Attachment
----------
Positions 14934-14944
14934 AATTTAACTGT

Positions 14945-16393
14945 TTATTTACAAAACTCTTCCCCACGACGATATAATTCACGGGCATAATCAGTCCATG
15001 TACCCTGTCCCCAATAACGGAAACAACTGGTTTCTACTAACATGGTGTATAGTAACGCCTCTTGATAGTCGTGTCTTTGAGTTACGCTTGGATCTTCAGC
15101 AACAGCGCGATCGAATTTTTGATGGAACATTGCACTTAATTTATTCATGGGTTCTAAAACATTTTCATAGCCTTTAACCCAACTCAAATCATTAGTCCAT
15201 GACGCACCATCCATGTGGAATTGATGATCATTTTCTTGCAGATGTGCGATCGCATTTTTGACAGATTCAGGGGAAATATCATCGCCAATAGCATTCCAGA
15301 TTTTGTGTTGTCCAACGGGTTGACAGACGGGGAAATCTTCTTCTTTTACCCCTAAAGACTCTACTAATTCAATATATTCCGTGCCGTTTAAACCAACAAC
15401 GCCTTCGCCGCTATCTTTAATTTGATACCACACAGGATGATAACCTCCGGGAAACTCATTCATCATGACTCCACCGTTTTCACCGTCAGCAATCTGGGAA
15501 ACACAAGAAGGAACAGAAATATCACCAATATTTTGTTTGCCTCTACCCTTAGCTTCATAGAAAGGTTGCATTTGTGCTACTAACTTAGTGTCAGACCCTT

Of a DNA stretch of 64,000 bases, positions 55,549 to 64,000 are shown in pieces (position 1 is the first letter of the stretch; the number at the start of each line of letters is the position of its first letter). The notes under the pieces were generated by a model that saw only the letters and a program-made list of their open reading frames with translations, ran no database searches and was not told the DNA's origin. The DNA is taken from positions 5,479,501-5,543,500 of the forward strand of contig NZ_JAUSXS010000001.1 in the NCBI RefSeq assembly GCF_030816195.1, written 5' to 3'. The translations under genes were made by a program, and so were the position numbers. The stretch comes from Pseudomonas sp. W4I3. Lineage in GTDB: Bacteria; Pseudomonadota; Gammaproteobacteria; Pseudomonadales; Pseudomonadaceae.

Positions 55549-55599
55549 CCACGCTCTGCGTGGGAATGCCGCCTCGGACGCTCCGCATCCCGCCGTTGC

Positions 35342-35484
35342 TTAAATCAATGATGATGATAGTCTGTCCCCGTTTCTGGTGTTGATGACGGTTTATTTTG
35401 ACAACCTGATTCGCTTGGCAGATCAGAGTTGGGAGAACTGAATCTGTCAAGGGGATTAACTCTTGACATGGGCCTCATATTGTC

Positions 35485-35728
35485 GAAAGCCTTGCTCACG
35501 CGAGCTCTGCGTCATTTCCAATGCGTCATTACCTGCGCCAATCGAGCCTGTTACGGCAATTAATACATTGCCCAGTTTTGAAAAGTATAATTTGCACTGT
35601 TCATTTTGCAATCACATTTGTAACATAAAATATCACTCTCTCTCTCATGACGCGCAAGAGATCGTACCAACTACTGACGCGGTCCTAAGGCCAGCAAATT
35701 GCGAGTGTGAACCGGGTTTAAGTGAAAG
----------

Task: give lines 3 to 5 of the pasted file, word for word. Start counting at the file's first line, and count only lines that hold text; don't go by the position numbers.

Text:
Positions 14945-16393
14945 TTATTTACAAAACTCTTCCCCACGACGATATAATTCACGGGCATAATCAGTCCATG
15001 TACCCTGTCCCCAATAACGGAAACAACTGGTTTCTACTAACATGGTGTATAGTAACGCCTCTTGATAGTCGTGTCTTTGAGTTACGCTTGGATCTTCAGC